The Europese Literatuurprijs [European Literature Award] for 2015 has been awarded to Een handvol sneeuw (Aller Tage Abend) by German writer Jenny Erpenbeck (https://en NULL.wikipedia NULL.org/wiki/Jenny_Erpenbeck) in the Dutch translation by Elly Schippers (http://www NULL.goethe NULL.de/ins/se/prj/uar/nie/ueb/sch/nlindex NULL.htm).
The Europese Literatuurprijs is awarded to a novel written in any of the member languages of the Council of Europe and to the Dutch translation of that novel. It has been established by the Academic Cultural Centre SPUI25 (http://www NULL.spui25 NULL.nl/), the Dutch Foundation for Literature (http://www NULL.letterenfonds NULL.nl/en/), the weekly De Groene Amsterdammer (http://www NULL.groene NULL.nl/home) and bookshop Athenaeum Boekhandel (http://www NULL.athenaeum NULL.nl/) in an effort to celebrate Europe’s literary diversity and cultural richness. The Europese Literatuurprijs is supported by Stichting Lira (http://www NULL.lira NULL.nl/), the Dutch copyright organisation for writers, translators and freelance journalists, and amounts to €15,000, with two-thirds being awarded to the writer and one third to the translator. The prize was first awarded in 2011, to Trois femmes puissantes (Drie sterke vrouwen) by Marie NDiaye and translator Jeanne Holierhoek. In 2012 the prize was awarded to The Sense of an Ending (Alsof het voorbij is) by Julian Barnes and translator Ronald Vlek, in 2013 to Limonov (Limonov) by Emmanuel Carrère and translators Katrien Vandenberghe and Katelijne de Vuyst, and in 2014 to Le sermon sur la chute de Rome (De preek over de val van Rome) by Jérôme Ferrari and translators Jan Pieter van der Sterre and Reintje Goos.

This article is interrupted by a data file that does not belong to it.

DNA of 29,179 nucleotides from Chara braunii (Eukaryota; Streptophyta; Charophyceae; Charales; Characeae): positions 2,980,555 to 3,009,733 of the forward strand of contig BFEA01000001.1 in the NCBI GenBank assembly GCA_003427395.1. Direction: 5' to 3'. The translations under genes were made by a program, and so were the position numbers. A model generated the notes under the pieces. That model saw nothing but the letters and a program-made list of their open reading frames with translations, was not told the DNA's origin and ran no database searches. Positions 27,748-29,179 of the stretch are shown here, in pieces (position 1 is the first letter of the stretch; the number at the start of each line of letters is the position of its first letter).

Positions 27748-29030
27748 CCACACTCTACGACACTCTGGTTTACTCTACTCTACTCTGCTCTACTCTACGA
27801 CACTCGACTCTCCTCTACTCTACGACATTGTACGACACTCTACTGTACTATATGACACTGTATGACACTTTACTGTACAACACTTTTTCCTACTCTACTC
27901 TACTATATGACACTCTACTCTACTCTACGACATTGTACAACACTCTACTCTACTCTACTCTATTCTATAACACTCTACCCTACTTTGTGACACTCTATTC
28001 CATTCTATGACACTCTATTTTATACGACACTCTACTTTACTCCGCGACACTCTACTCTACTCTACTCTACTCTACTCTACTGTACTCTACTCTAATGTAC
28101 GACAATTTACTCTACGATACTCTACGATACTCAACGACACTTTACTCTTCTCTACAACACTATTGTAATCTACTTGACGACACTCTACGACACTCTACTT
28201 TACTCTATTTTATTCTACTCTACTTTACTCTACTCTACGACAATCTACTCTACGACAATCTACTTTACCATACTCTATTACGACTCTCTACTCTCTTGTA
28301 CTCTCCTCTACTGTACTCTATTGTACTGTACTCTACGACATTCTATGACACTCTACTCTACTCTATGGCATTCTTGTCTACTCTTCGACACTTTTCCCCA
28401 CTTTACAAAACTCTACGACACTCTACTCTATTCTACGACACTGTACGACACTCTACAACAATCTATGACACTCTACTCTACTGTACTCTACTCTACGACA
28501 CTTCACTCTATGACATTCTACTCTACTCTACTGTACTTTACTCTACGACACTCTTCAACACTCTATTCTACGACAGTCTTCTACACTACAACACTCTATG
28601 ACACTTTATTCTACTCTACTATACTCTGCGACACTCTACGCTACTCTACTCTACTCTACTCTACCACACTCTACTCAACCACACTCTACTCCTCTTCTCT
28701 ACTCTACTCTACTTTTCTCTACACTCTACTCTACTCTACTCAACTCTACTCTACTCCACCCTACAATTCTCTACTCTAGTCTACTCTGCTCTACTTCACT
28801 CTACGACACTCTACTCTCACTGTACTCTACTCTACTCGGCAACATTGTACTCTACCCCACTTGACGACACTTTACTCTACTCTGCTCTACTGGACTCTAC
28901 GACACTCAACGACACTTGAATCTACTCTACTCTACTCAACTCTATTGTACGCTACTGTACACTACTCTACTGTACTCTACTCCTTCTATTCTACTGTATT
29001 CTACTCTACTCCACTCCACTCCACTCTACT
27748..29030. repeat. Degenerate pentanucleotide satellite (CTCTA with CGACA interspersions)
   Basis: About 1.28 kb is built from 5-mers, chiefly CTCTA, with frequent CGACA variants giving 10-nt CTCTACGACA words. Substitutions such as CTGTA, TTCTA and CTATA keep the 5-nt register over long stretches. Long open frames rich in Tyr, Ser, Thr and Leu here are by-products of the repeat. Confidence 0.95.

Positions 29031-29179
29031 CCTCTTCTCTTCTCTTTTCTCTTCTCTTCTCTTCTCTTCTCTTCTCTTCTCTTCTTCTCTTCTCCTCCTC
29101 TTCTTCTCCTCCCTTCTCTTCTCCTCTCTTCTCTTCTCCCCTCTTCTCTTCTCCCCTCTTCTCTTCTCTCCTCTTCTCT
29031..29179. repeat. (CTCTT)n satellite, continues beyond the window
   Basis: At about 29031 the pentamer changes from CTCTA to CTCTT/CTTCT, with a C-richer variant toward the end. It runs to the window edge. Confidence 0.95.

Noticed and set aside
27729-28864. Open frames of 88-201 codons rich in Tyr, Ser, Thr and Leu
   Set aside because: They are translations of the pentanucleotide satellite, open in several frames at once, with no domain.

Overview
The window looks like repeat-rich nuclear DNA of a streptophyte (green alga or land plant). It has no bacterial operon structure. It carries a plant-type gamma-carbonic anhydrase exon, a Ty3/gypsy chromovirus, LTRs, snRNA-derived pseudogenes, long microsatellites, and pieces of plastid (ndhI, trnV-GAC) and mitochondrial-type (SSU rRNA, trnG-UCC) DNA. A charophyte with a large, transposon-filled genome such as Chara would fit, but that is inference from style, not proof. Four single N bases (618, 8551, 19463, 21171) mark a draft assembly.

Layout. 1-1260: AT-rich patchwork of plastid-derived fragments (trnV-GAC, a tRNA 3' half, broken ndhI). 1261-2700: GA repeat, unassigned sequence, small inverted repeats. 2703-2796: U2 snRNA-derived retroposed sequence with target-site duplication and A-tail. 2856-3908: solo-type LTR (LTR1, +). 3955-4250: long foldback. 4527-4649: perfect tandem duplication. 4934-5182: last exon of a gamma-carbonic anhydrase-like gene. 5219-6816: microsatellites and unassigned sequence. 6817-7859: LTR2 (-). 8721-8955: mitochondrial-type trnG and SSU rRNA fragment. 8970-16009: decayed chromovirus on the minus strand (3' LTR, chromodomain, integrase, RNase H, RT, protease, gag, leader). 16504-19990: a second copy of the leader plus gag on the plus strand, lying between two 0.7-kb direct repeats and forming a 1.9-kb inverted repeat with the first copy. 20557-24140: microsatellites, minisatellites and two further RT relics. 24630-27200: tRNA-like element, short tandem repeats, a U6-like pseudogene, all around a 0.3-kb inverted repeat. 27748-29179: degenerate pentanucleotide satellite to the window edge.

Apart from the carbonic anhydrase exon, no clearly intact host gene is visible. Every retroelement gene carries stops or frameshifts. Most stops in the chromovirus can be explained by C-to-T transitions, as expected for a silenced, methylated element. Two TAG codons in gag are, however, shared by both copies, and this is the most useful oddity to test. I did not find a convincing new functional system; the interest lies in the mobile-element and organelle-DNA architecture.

The jury was unanimous in its decision (http://www NULL.europeseliteratuurprijs NULL.nl/2015/winnaar NULL.php) to award the 2015 prize to Een handvol sneeuw: ‘The reader is treated to a magnificent historical panorama of 20th century Europe. Sometimes you gain insights into political situations, but in every instance the narrative remains deeply personal. Erpenbeck conjures with tenses, writes in an evocative narrative style, depicts every chapter in a slightly different tone and wields a well nigh infinite variety of verbal forms to indicate time. It is only thanks to Schippers’s monumental linguistic mastery that the reader doesn’t get entangled in the web Erpenbeck so intricately weaves.’
Writer and translator will be presented with their prizes on Saturday 5 September, 12.30 – 13.30, during the Manuscripta (http://www NULL.manuscripta NULL.nl/2015/03/11/manuscripta-2015-op-stadsfestival-zwolle/) festival in Zwolle. The ceremony is open to the public.
(http://www NULL.ceatl NULL.eu/wp-content/uploads/2015/08/netherlands NULL.erpenbeck NULL.book_ NULL.aug15 NULL.jpg)